The manner in which a fastener 14 is affixed to the shoe upper portion 12 is illustrated in FIG. 3. Note that button 19 has its post 20 projecting through hole 18 in one end of strip 15 and upwardly through an eyelet 25 making a lace hole in the shoe upper 12. A retainer member 21 engaged in place over the enlargement 22 on the end of button post 20 firmly affixes the strip in place beneath the shoe upper and above the shoe tongue 13.

With a series of fasteners 14 in place on the shoe in the manner illustrated in FIG. 1 it is possible to stretch the fasteners to enlarge shoe opening 11 for insertion and removal of the foot. Because of the extensibility and elasticity of the fastener strips 15, the fasteners 14 need not be disconnected to insert or remove the foot. Moreover, the reliable connections provided by retainer members 21 and buttons 19 insure that the shoe will be held in place on the foot once the foot is in place.

It should be recognized that the spacing between opposite lace holes along the edges of shoe upper opening 11 may vary along the opening depending on the cut of the shoe and the shape of the wearer's foot. To compensate for this it is desireable to provide a set of fastener strips 15 of different lengths as shown in FIG. 4 with each fastener kit. The shoe owner need only note where the lace holes are farther apart or closer together when the shoe is laced on the foot. When substituting fasteners 14 for the lace formerly employed the owner places the longer fastener strips 15 where the holes are farther apart and the shorter fastener strips where the holes are closer together.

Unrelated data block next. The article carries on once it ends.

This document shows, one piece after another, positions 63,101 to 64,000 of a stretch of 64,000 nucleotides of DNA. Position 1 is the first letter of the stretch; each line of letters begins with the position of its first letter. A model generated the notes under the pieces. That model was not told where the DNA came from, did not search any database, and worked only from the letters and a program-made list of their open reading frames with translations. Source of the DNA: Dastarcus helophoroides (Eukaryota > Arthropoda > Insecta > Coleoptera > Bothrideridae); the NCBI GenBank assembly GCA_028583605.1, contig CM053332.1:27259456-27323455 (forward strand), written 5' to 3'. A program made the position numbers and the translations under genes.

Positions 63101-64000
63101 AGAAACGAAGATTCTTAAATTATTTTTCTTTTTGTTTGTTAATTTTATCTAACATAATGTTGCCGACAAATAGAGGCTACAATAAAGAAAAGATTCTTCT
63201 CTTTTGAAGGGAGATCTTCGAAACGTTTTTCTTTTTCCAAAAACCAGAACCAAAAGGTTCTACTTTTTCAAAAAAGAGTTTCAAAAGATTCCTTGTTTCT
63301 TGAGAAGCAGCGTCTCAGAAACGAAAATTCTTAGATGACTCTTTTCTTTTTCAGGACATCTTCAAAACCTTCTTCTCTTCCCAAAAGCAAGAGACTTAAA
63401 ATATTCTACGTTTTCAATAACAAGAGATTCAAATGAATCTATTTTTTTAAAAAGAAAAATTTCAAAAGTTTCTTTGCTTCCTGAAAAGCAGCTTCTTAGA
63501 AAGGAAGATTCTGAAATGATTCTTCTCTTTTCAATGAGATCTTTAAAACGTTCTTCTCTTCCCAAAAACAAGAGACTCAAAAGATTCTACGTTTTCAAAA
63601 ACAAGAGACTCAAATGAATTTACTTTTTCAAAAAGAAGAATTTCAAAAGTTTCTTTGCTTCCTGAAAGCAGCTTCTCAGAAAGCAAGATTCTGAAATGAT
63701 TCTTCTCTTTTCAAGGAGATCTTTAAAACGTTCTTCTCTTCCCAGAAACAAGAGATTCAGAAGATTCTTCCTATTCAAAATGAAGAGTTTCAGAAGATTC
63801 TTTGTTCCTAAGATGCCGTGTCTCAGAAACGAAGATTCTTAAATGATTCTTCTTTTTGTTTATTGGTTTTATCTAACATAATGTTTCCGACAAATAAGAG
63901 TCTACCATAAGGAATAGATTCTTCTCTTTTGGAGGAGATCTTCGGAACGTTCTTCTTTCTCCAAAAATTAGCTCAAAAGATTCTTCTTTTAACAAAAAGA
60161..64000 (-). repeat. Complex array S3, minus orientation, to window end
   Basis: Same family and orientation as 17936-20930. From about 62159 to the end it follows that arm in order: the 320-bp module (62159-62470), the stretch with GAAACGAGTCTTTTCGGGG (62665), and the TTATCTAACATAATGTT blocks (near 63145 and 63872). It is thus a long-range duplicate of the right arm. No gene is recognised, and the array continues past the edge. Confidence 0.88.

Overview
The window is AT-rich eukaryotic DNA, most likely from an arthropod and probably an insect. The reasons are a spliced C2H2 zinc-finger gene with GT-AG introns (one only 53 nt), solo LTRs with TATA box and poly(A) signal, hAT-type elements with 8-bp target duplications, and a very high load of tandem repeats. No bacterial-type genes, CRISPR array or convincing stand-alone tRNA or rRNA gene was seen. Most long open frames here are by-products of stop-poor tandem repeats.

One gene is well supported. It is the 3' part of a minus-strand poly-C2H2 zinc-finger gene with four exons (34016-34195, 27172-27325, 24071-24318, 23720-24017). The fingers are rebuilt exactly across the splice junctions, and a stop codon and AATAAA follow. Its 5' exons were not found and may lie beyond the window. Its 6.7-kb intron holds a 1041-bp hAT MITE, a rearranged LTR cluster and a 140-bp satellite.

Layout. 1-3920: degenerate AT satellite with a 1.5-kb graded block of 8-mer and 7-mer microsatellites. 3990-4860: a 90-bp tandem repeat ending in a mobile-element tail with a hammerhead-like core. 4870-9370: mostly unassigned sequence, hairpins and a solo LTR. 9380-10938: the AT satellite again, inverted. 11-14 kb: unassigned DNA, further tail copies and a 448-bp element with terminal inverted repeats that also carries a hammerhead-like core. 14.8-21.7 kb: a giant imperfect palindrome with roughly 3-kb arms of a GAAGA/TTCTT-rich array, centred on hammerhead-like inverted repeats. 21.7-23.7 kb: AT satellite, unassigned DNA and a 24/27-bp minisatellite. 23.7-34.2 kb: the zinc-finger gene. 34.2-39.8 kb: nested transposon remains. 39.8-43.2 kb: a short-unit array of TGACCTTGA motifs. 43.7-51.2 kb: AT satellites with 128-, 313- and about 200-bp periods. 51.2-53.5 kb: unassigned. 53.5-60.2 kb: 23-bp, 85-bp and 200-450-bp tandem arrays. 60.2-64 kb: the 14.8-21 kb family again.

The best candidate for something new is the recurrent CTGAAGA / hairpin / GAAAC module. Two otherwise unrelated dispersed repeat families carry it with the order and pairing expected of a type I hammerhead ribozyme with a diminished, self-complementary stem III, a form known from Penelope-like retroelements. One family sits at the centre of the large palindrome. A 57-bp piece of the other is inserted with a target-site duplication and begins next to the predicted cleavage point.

Patent Citations
Cited PatentFiling datePublication dateApplicantTitle
US345494 *Aug 1, 1885Jul 13, 1886 Lacing-stud
US451420 *Dec 26, 1890Apr 28, 1891 Fastening device
US758001 *Jul 24, 1901Apr 19, 1904Michael W Quirk JrLacing device.
US912900 *Mar 5, 1908Feb 16, 1909Howard S ShaferSnap-fastener for shoe-laces.
US1211544 *Apr 24, 1916Jan 9, 1917Charles C CheneyStud for shoe-tongues.
US1296529 *Aug 4, 1917Mar 4, 1919Frank KoesterShoe and stiffener-strip for the uppers thereof.
US1595630 *Dec 9, 1925Aug 10, 1926Stockton Raymond FShoe spring lace
US1600851 *Jul 21, 1925Sep 21, 1926Bill SegoClosure for shoe uppers
US1898225 *Jan 29, 1932Feb 21, 1933George Szabo LewisShoe lace
US1966135 *Dec 22, 1933Jul 10, 1934Mathias RehResilient grip for shoes
US1989418 *Mar 5, 1934Jan 29, 1935Jacob HertzbergSpat
FR1183493A * Title not available
Referenced by
Citing PatentFiling datePublication dateApplicantTitle
US4907352 *Oct 12, 1988Mar 13, 1990Jay GinsbergShoe lace replacing and shoe fastening device
US4962573 *Oct 17, 1989Oct 16, 1990Geerpres, Inc.Clasp for retaining containers
US4991273 *Jul 24, 1989Feb 12, 1991Huttle Carolyn JShoelace fastenings, and shoes and sneakers including the same